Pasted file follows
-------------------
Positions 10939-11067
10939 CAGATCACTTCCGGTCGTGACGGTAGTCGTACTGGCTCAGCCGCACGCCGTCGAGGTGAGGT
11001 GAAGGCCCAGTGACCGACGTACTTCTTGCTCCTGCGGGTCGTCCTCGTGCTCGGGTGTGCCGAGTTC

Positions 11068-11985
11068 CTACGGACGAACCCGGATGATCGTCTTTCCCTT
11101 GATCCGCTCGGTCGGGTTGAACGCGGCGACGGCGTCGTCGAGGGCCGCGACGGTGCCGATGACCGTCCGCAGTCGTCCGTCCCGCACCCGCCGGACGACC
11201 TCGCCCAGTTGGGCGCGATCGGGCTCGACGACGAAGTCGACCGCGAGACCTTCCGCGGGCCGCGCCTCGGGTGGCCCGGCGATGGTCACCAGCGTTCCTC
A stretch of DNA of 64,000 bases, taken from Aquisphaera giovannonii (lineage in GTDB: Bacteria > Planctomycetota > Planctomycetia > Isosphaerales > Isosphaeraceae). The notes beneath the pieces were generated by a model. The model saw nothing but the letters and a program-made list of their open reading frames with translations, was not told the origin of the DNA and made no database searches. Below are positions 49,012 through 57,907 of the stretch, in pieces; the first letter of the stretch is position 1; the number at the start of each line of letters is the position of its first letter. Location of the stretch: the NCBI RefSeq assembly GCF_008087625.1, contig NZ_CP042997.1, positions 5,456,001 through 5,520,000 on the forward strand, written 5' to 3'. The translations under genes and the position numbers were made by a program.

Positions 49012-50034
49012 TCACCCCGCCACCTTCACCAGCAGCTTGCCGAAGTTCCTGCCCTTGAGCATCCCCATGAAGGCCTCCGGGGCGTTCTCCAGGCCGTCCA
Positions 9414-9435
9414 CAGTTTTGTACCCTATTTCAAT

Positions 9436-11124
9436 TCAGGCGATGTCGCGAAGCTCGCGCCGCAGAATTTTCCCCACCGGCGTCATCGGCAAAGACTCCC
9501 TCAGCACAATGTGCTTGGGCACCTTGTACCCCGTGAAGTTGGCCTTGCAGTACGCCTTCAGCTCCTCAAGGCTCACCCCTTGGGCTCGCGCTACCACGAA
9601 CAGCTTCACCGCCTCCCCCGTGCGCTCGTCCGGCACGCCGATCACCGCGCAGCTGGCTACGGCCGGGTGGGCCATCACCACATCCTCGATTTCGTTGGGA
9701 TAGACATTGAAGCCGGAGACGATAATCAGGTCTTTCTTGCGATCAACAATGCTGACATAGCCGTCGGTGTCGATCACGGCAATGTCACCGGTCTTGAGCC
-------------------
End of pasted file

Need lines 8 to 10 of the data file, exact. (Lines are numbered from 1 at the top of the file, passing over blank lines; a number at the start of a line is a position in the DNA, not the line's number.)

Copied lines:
A stretch of DNA of 64,000 bases, taken from Aquisphaera giovannonii (lineage in GTDB: Bacteria > Planctomycetota > Planctomycetia > Isosphaerales > Isosphaeraceae). The notes beneath the pieces were generated by a model. The model saw nothing but the letters and a program-made list of their open reading frames with translations, was not told the origin of the DNA and made no database searches. Below are positions 49,012 through 57,907 of the stretch, in pieces; the first letter of the stretch is position 1; the number at the start of each line of letters is the position of its first letter. Location of the stretch: the NCBI RefSeq assembly GCF_008087625.1, contig NZ_CP042997.1, positions 5,456,001 through 5,520,000 on the forward strand, written 5' to 3'. The translations under genes and the position numbers were made by a program.

Positions 49012-50034
49012 TCACCCCGCCACCTTCACCAGCAGCTTGCCGAAGTTCCTGCCCTTGAGCATCCCCATGAAGGCCTCCGGGGCGTTCTCCAGGCCGTCCA